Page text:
Uniting to combat COVID-19 (The Hindu)
Mains Paper 2: International Relations
Prelims level: Not much
Mains level: Bilateral, regional and global groupings and agreements involving India and/or affecting India’s interests
- With the pandemic showing no signs of abating, growth prospects for the world’s fastest-growing region, South Asia, appear grim.
- In April, the World Bank predicted that growth in the region would be 1.8%-2.8% this year.
- Governments in South Asian countries have responded in varying degrees to counter the health and economic crises.
- India resumed its economic activities on a limited scale following a strict lockdown imposed in late March and lasting through April.
- Bangladesh, Nepal, Pakistan and Sri Lanka did the same after an extended lockdown.
- Bhutan and the Maldives have managed to largely contain community transmission and avoid prolonged lockdowns due to a higher testing rate.
- This is consistent with the hypothesis that countries that have conducted more tests have been more successful in containing the pandemic.
- According to Worldometer, in South Asia, the Maldives has the highest number of tests per million population followed by Bhutan.
- Countries facing a surge in cases, such as India, could have flattened the curve by increasing the number of tests.
- India has the second largest number of COVID-19 cases in the world (over 55 lakh) after the U.S. Bangladesh has around 3.5 lakh cases.
- Surprisingly, unlike other regions, South Asian countries are experiencing a lower mortalityrate despite having a higher infection rate.
- Many have suggested that this could be due to the region’s tropical climate, protection offered by a tuberculosis vaccine (BCG), exposure to malaria, and a weaker strain of the virus.
- However, epidemiological studies and the World Health Organization’s reviews have been sceptical about the hypotheses which leave out one plausible explanation — the concern over data reliability.
- Many have suggested that in a region that houses one-fourth of the global population and one-third of the global poor, many COVID-19 deaths might have gone unnoticed, unreported or even under-reported.
The efficacy of state responses:
- While India, Pakistan, Bangladesh, and the Maldives have unveiled stimulus packages, the rest are yet to announce any concrete support for their low income and lower-middle income population still suffering from the economic fallout of the crisis.
- In late March, India announced a $22.5 billion relief package to ensure food security and cash transfers to save the livelihoods of an estimated 800 million people living in poverty.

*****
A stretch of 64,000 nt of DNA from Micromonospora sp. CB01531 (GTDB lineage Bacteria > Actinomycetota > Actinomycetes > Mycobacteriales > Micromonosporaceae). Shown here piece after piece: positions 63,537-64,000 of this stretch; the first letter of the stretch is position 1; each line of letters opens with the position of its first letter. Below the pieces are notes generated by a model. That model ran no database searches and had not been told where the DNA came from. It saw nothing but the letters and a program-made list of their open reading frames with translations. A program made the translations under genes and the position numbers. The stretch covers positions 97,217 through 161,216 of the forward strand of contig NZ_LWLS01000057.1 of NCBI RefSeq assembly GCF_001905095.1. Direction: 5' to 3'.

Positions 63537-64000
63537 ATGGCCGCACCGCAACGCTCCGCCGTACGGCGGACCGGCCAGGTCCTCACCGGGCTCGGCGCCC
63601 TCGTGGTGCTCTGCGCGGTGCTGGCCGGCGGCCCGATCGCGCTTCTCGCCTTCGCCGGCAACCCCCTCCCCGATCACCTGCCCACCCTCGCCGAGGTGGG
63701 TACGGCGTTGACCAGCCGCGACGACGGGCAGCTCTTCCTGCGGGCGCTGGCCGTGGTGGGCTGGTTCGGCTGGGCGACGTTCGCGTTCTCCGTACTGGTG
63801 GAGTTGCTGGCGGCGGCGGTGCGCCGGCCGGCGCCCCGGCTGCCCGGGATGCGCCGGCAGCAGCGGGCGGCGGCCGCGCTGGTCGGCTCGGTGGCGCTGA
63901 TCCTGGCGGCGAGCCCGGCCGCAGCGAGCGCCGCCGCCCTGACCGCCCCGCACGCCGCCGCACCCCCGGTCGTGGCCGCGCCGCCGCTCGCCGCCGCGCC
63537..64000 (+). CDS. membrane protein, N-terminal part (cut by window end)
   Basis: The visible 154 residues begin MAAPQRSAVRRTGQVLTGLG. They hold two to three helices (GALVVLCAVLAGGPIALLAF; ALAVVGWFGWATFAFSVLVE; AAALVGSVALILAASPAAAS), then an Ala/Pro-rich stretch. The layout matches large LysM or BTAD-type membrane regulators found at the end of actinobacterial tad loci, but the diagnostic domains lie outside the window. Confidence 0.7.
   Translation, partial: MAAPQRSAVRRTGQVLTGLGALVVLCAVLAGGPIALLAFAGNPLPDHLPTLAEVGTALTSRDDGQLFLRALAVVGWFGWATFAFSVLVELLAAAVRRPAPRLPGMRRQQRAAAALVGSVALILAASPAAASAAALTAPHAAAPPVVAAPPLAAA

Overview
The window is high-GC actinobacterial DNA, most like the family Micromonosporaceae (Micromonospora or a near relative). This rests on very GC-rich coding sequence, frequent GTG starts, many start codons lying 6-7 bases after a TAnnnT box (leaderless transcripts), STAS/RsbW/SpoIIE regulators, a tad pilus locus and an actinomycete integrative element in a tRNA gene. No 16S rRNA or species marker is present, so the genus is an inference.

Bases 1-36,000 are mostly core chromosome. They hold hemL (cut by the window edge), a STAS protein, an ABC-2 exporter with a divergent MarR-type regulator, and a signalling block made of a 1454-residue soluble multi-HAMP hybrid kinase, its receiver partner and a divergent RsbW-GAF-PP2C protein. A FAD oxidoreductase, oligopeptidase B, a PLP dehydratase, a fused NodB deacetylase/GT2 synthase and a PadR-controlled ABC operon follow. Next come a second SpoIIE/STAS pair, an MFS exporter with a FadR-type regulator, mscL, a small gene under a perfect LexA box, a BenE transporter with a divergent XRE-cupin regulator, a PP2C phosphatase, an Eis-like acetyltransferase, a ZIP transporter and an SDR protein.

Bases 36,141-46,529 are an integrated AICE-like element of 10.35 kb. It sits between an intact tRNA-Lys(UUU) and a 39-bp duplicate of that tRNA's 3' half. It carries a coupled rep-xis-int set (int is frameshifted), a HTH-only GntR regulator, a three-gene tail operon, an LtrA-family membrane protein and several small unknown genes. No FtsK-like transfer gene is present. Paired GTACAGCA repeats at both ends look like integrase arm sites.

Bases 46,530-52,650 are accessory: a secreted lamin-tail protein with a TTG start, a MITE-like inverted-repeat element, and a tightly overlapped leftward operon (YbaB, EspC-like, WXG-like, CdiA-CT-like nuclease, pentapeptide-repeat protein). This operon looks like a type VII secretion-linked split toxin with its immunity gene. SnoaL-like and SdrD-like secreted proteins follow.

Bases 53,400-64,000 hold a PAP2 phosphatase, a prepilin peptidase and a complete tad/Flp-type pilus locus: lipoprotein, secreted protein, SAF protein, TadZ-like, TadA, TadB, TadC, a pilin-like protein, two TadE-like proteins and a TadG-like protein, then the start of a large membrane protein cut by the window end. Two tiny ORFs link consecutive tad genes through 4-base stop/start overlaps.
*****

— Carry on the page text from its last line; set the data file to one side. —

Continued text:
- The Reserve Bank of India (RBI) slashed the repo and reverse repo rate to create liquidity for businesses.
- In early April, Bangladesh announced a stimulus package worth about $8 billion in addition to an earlier $595 million incentive package for export-oriented industries.
- In late March, Pakistan unveiled a comprehensive fiscal stimulus package of $6.76 billion. Its central bank also slashed the interest rate.
- In late April, the Maldives government mobilised a $161.8 million emergency fund.
- It also announced a short-term financing facility for the tourism industry.
- Sri Lanka signed an agreement with the RBI for a currency swap worth $400 million to support domestic financial stability.
- In late February, the Afghan government allocated about $25 million to fight COVID-19. In addition, a $100.4 million grant was approved by the World Bank in April to Afghanistan.
- Although countries like India and Bangladesh announced financial and material stimulus packages, distribution concerns remain unaddressed.
- For instance, the Open Market Sale in Bangladesh appears ineffective as there is no physical distancing and, in some instances, there is political tampering and poor governance.
- In India, the announcement of the lockdown gave citizens less than four hours to prepare.
- Hoarding of supplies caused a shortage in the market. The lockdown disrupted supply chains. It was a similar situation in Nepal and Pakistan.
- Leaders of the region need to look beyond narrow geopolitical rivalry and come together to work towards a well-coordinated response mechanism.
- A SAARC COVID-19 fund was created following Indian Prime Minister’s call to South Asian leaders, but governments are yet to decide on its modus operandi.
- The region could leverage its existing institutional framework under the umbrella of SAARC to effectively respond to the crisis.
- For instance, SAARC Food Banks could be activated to tackle the imminent regional food crisis, and the SAARC Finance Forum can be activated to formulate a regional economic policy response.
- If leaders of the region can’t rise to the occasion even when faced with a common problem that is claiming lives, putting millions out of jobs and crippling economies, when will they?
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Q.1) With reference to the beads found in the Indus Valley Civilisation, consider the followingstatements:
(1) The beads were made of steatite and lapis lazuli.
(2) The factories of beads were found at Rakhigarhi and Lothal.
Which of the statements given above is/are correct?
(a) 1 only
(b) 2 only
(c) Both 1 and 2
(d) Neither 1 nor 2
Q.1)Have the governments in South Asia announced stimulus package?What are the key concerns in this reason to combat with COVID 19